Hebrews 2:18 For since He Himself was tempted in that which He has suffered, He is able to come to the aid of those who are tempted.
Jesus comes running to the cry of His brethren which is beautifully pictured by a parent who responds without hesitation to the cry of their child crying out in distress!
Come to the aid (997) (boetheo [word study] from boé = at a shout or cry as for aid or help [only NT use = Jas 5:4=”outcry”, the cry of the oppressed] + théo = to run) means literally to run on hearing a cry from one (in need or danger) to give help, relief, aid and/or assistance to someone. To hurry or hasten to the help of someone who is oppressed or in need of assistance. To bring or furnish aid. To assist by supplying what is needed.
TDNT – Boetheo “is often used of the physician…and cf. also the healings of Jesus (Mk. 9:22, 24; Mt. 15:25). Similarly in Ac. 16:9; Rev. 12:16. Of God as the One who helps it is used only at 2 Cor. 6:2, quoting Isa. 49:8. It is used of help in religious need at Mk. 9:24; Heb. 2:18. (Theological Dictionary of the New Testament – Volume I)
Gary Hill’s discussion gives us a good feeling for the meaning of this great Greek verb – boēthéō (from 995 boē, “intense exclamation” and theō, “run”) – properly, run to meet an urgent distress-call (cry for help); deliver help by quickly responding to an urgent need (intense distress). boētheō (“supply urgently needed help”) means to give immediate aid – in time for a pressing need, i.e. “to run, on a call to help” (TDNT, 1:628). Boētheō was originally a military word, responding to a critical, urgent need (MM). Boētheō is also used in Homeric Greek (800-900 BC) for responding to a war-cry. (ED: A GREAT DESCRIPTION FOR BELOVED WE ARE DAILY IN AN ONGOING SPIRITUAL WAR WHETHER WE KNOW IT OR NOT!) (The Discovery Bible) (Bold added)
THOUGHT – Dr Hill’s description begs the question – What is my response when I am tempted (and we are always being tempted to one degree or another – cf 1 Peter 2:11 where “wage war” is present tense = continuously, James 1:14) Which direction do I go when I tempted? Do I run toward the temptation? Do I flee from the temptation (cf 1 Cor 6:18)? Do I cry out for urgent help from Jesus Who was tempted in the same way and yet did not sin and Who is ever able to run to my aid when I am tempted? May God grant us the desire and the power to cry out to Jesus when we are sorely tempted to sin against our Father (cf Ge 39:9). Amen. But remember even though we “cry out” our part is not just passive and to “let go, let God,” but more like “Let God and let’s go (flee from the temptation)!” And remember that with the temptation comes the way of escape, but we must (energized by the Spirit) choose to run through the way of escape.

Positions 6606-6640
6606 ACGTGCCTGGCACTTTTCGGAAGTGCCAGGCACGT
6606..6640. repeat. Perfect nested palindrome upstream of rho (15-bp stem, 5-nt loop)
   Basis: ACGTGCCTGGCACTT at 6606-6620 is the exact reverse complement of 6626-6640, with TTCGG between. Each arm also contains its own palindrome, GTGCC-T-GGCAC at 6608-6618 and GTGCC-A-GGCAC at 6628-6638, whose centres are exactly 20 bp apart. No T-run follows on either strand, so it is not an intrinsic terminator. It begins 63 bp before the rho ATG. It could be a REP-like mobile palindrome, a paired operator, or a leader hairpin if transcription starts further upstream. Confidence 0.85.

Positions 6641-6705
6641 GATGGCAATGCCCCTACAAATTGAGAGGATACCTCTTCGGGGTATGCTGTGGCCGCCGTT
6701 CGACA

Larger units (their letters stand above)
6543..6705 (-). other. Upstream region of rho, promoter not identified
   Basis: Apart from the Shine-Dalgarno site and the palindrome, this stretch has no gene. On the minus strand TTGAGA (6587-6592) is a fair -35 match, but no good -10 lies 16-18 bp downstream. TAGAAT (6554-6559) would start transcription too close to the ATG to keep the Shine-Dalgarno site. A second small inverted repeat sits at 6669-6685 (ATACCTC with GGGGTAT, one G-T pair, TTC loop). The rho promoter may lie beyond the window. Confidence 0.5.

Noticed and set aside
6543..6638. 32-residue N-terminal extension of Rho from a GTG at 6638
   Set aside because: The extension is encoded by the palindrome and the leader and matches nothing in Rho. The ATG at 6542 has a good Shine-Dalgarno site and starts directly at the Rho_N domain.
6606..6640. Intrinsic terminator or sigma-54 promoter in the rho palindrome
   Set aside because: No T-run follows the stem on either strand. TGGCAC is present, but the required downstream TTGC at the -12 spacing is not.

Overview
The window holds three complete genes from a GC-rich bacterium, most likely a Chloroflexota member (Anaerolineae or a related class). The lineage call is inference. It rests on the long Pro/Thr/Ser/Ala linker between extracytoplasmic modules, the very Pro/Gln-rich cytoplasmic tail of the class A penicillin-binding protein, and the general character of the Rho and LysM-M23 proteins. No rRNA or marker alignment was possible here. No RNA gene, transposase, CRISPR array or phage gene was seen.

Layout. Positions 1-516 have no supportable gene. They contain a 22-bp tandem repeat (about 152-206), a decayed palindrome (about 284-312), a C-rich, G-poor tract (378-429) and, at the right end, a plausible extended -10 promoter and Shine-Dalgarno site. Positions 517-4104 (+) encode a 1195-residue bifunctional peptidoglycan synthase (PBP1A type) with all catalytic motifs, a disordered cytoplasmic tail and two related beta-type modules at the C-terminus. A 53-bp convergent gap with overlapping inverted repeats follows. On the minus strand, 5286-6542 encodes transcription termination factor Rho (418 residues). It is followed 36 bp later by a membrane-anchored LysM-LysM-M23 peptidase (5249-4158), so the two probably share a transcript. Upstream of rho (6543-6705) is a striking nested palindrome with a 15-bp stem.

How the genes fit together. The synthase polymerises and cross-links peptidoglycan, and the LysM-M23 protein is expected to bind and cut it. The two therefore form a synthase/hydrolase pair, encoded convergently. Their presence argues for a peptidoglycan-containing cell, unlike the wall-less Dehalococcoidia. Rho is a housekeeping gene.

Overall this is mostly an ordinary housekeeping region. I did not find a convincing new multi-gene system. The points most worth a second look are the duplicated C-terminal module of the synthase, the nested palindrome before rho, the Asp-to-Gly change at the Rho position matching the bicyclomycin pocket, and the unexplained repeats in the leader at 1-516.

Hendriksen – The word “help” is very meaningful and touching. In the original it consists of two smaller words: a cry and run. In any context in which this word is used it is an earnest and moving request that the Lord, or whoever the potential helper happens to be, may rush toward the person who is in need, and may help him. (New Testament Commentary Exposition of the Gospel According to Mark )
Mills writes that boethéo “denotes a loud, ringing cry for help, thus emphasizing the desperate, helpless state of the supplicant.” (The Acts of the Apostles. 3E Ministries)
Moulton and Milligan have identified the noun help (boetheia) and the verb to help (boetheo) repeatedly recurring at the end of petitions in Greek secular writings (papyri)
SPIRITUAL HELP FROM
THE GREAT PHYSICIAN!
Secular Greek often used boetheo in the description of a physician according to Kittel (TDNT). It is interesting that the Gospels uses of boetheo in situations where individuals address Jesus (the Great Physician) in a sense “interceding” with Him to come to the aid of loved ones who are demon possessed. Thus the sense in those passages is to provide spiritual help and healing. In Paul’s vision of the man of Macedonia, the man appealed to him “Come over to Macedonia and help (aorist imperative) us” clearly a call to bring the soul healing/saving Gospel to Europe! Jesus sent help in this case in the form of a His man on the scene, the Apostle Paul! Paul also alludes to the saving help of the Gospel in 2Cor 6:2. In short, we see that most of the NT uses boetheo are in the context of individuals in need of spiritual help, even as is true of Hebrews 2:18.
Boethéo means to relieve – the verb relieve in English means to free, wholly or partially, from pain, grief, want, anxiety, care, toil, trouble, burden, oppression or any thing that is considered to be an evil; to ease of any thing that pains the body or distresses the mind.
JESUS THE SAVIOR
SUCCORS SUFFERING SAINTS
Jesus became a Man of SORROW
that He might become
The One Who able to SUCCOR
Boetheo means to succor (KJV reads “He is able to succor them that are tempted”) which is a word you may not be too familiar with, but which means literally to run to or run to support hence, to help or relieve when in difficulty, want or distress; to assist and deliver from suffering; as, to succor a besieged city; to succor prisoners. (succor is derived from Latin succurrere = to run up, run to help, from sub– = up + currere to run). (See below for more discussion of this aspect of Jesus’ help to the helpless)
Boetheo – 8x in 8v and rendered (NAS) as – come to the aid, 1; come to…aid, 1; help, 4; helped, 2. Boetheo is used 78 times in the Septuagint translation – e.g., in Ps 121:1 “where does my help come from?” and Ps 124:8 “Our help is in the Name of the LORD.” See also 1Sa 7:12, Ps 28:7, 37:40, 40:13, 44:26, 46:5, 54:4, 70:5, 79:9, 86:17, 94:17, 109:26, 119:86, 175.